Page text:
PORTLAND, Ore. — The Portland City Council and the Multnomah County Board of Commissioners met Tuesday, to discuss a plan to create 2,000 more units of supportive housing by 2028.
Supportive housing is affordable housing that also connects people with services for disabilities, mental health and addiction. Portland Mayor Ted Wheeler said supportive housing is the key to ending chronic homelessness.
“Let's get the chronically homeless off the street, connect them with treatment, connect them with mental health services, connect them with employment opportunities when the time is right, the bottom line for me is this is the model that gets chronically homeless people off the street,” explained Wheeler.
People like Tina Mccash are already benefiting from the program. Mccash said she lived on the streets of Portland for two years.
“I was literally sleeping on sidewalks, wherever I could and everything, I didn't have anything,” Mccash said.
Mccash said it is tough to look for work or do anything else when your basic needs are not being met.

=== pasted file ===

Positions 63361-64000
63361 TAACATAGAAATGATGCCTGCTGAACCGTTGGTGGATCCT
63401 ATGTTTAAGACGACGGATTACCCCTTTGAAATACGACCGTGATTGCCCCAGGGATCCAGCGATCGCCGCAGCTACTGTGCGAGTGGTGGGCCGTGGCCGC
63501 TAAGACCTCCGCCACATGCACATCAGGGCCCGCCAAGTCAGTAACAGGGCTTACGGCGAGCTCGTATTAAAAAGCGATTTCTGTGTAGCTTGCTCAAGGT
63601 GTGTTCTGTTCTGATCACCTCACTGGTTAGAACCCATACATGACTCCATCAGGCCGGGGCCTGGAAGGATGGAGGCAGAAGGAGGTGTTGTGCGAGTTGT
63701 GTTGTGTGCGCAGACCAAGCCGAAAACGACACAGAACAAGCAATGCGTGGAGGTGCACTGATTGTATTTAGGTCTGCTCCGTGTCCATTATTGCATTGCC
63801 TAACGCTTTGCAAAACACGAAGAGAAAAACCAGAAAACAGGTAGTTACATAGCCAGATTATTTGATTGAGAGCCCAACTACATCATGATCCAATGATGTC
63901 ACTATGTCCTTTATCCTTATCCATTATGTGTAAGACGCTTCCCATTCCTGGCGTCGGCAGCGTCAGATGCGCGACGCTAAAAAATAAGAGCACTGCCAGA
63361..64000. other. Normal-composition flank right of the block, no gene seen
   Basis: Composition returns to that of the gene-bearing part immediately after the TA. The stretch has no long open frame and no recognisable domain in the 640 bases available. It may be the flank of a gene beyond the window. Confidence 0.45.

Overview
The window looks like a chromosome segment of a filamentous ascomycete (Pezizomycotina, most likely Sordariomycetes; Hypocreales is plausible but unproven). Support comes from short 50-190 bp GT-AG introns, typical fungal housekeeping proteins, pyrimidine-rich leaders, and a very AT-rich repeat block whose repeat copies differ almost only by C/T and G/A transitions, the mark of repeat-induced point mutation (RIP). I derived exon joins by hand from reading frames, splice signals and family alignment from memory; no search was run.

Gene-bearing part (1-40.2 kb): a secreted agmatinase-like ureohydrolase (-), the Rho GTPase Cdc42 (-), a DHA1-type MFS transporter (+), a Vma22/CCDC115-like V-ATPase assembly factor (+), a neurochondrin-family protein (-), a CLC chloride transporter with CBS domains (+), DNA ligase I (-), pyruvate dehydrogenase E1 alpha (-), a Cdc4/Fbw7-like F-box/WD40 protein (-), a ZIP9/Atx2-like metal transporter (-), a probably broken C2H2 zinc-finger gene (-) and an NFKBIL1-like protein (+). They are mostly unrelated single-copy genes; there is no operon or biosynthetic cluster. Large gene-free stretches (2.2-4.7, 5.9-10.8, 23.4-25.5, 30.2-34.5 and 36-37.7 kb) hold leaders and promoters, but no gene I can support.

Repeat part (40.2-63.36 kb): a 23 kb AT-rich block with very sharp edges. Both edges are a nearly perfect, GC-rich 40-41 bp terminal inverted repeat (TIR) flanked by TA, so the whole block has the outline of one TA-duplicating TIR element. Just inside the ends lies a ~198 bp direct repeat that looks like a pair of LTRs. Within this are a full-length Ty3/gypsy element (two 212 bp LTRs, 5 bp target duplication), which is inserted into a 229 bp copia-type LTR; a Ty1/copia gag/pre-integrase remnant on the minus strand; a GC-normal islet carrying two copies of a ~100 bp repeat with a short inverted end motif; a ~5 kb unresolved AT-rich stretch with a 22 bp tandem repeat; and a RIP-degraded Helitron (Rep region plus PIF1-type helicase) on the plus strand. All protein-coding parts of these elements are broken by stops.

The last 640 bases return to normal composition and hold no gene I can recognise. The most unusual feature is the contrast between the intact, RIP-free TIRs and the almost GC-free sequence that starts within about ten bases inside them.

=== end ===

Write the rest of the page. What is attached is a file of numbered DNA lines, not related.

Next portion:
“Oh it was horrific, I ended up being torn away from my kids, I went through a lot of hell, I was very brutally beaten, I was attacked, I was raped out there on the streets, I mean, this has really helped,” Mccash said.
It was not until someone told her to call 211 that she discovered supportive housing options were available. She thinks more affordable housing options is something the city needs desperately for people who continue to struggle like she once did.
“If possible, I think they should buy out more complexes like this and help a lot of the homeless, I think it would really help,” Mccash said.
At Tuesday’s meeting, the city announced the Westwind Apartments in Northwest Portland will be the latest to be turned into supportive housing. The purchase is part of the plan to create 2,000 more supportive housing units in the next ten years. The estimated cost for the project is $640 million, but the city said that includes the cost of services that will be provided to the people who move in. The city said in the long run, that will save money in other services like emergency room visits or nights in jail.
“It's a model that's worked in other cities, it is cheaper than incarcerating people and it's a humane approach that gets people off the street,” Wheeler said.
Wheeler said Portland was one of the only cities on the West Coast to reduce the number of people sleeping on the streets last year. He said 5,600 people were placed into housing.